Annual report and Accounts 2019 to 2020
Making gambling fairer and safer
The Commission is an independent public body funded:
by application and licence fees set by the Secretary of State, approved by Parliament and paid by the gambling industry. These fees fund all gambling regulation except that for the National Lottery.
in respect of National Lottery functions, by grant-in-aid from the National Lottery Distribution Fund (this grant-in-aid is not treated as income in accordance with FReM).
Our total income from fees and other sources was £19.90m for the year (£18.99m for 2018-19). This ﬁgure does not include the £17.020m (2018-19 £6.7m) of grant-in-aid funding in respect of the National Lottery functions which is transferred directly to reserves. Within the 2018-19 ﬁgure, the Commission received £0.16m in relation to preparatory work undertaken for the proposed transfer of the horserace betting levy from the Horserace Betting Levy Board (HBLB) to the Commission which did not subsequently take place. This funding came from HBLB Levy.
Our fee income for the year was made up of the following:-
- operator application fee income was £1.02m (2018-19: £0.74m);
- fees for personal licences £0.92m (2018-19 £0.75m);
- operator annual licence fees £17.71m (2018-19 £16.98m);
- miscellaneous income of £0.25m (2018-19 £0.53m). This was mainly attributable to contributions to compliance and enforcement costs received from operators.
Total fee income has been analysed by industry sector:
Annual operator fee income by sector 2019-20
|Sector||Percentage per sector|
During the year, total expenditure on operational costs including depreciation was £37.45 million (2018-19:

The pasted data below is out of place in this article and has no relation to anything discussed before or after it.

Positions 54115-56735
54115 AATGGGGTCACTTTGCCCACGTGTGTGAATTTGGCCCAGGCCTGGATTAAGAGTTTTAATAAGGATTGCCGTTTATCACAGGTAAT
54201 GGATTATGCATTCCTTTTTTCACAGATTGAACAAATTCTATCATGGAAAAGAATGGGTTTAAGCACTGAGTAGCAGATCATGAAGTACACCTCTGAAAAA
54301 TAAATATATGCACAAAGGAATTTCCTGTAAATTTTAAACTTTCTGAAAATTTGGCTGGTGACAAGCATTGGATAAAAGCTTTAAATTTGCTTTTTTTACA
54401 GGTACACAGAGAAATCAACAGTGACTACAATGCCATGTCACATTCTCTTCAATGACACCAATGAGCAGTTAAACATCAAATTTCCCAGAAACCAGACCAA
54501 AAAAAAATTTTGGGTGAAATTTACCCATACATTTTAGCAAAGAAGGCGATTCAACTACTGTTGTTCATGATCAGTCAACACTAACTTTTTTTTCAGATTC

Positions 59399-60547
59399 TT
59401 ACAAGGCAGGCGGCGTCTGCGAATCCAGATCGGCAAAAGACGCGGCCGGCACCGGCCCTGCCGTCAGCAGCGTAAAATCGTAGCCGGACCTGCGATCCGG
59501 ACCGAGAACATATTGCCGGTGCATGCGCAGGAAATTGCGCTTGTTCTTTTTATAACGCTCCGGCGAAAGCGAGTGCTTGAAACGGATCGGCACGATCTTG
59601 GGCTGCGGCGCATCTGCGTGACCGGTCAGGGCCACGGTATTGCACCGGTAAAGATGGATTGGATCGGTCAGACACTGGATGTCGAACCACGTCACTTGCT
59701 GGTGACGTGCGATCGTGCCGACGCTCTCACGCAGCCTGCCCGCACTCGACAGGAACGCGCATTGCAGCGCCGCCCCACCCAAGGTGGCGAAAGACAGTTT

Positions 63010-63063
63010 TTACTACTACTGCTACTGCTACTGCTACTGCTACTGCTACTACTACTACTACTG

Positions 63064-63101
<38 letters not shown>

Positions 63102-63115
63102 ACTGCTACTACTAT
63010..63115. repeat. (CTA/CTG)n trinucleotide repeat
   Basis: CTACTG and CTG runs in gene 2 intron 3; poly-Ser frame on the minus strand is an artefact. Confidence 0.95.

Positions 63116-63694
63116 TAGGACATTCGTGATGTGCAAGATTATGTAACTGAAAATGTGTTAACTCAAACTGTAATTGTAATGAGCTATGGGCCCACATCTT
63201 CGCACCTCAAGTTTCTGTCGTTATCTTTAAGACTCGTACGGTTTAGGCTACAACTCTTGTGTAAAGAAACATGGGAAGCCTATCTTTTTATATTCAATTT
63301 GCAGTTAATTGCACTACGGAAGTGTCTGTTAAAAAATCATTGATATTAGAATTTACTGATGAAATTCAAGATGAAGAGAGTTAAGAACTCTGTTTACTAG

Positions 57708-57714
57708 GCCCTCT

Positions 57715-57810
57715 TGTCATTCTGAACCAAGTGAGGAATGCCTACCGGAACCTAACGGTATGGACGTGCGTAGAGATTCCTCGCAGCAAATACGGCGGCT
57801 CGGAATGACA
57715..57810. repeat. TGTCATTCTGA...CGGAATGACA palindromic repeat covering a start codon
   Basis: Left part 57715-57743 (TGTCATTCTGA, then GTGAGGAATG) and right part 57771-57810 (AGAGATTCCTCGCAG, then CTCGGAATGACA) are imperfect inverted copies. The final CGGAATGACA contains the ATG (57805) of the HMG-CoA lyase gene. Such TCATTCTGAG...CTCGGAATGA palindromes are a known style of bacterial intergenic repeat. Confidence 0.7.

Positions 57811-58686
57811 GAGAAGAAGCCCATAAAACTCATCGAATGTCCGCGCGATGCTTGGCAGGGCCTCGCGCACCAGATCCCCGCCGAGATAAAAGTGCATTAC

£27.58 million), an increase of £9.87 million on the prior ﬁnancial year (36%).
Expenditure on gambling regulation totalled £21.20 million (2018-19: £20.52 million) National Lottery functions accounted for £16.26 million (2018-19 £6.89 million). This included £13.29 million on the National Lottery 4th Licence competition. This is a signiﬁcant increase over 2018-19 (£9.21 million), as the competition has completed the market engagement stage in-year and has started the Invitation to Award (ITA) stage.
Employee costs for the year were £19.49 million (2018-19 £17.46 million), an increase of £2.03 million. Employee costs for gambling regulation were £14.31 million (2018-19: £13.72 million) and National Lottery regulation £5.18 million (2018-19: £3.65 million).
Of this, £2.83 million related to the National Lottery 4th Licence competition (2018-19 £1.60 million). Employee costs for Horserace Betting Levy activity was nil (£0.29 million in 2018-19), funded entirely by levy funds.
For comparative purposes, the following table shows year-on-year operational expenditure comparison for gambling and National Lottery regulation expenditure, and the costs of Horserace Betting Levy activity which was funded by the Horserace Betting Levy and ceased in 2018-19.
|National Lottery regulation||5.00**||2.80**||2.20*||2.50***||2.70||2.67||2.98||2.81||2.97|
|National Lottery competition||–||–||–||–||–||0.20||0.64||4.08||13.29|
|Horserace Betting Levy activity||–||–||–||–||–||–||0.04||0.16||–|
|Total costs of operation||18.30**||16.60**||16.60*||18.30***||19.60||20.88||23.19||27.58||37.45|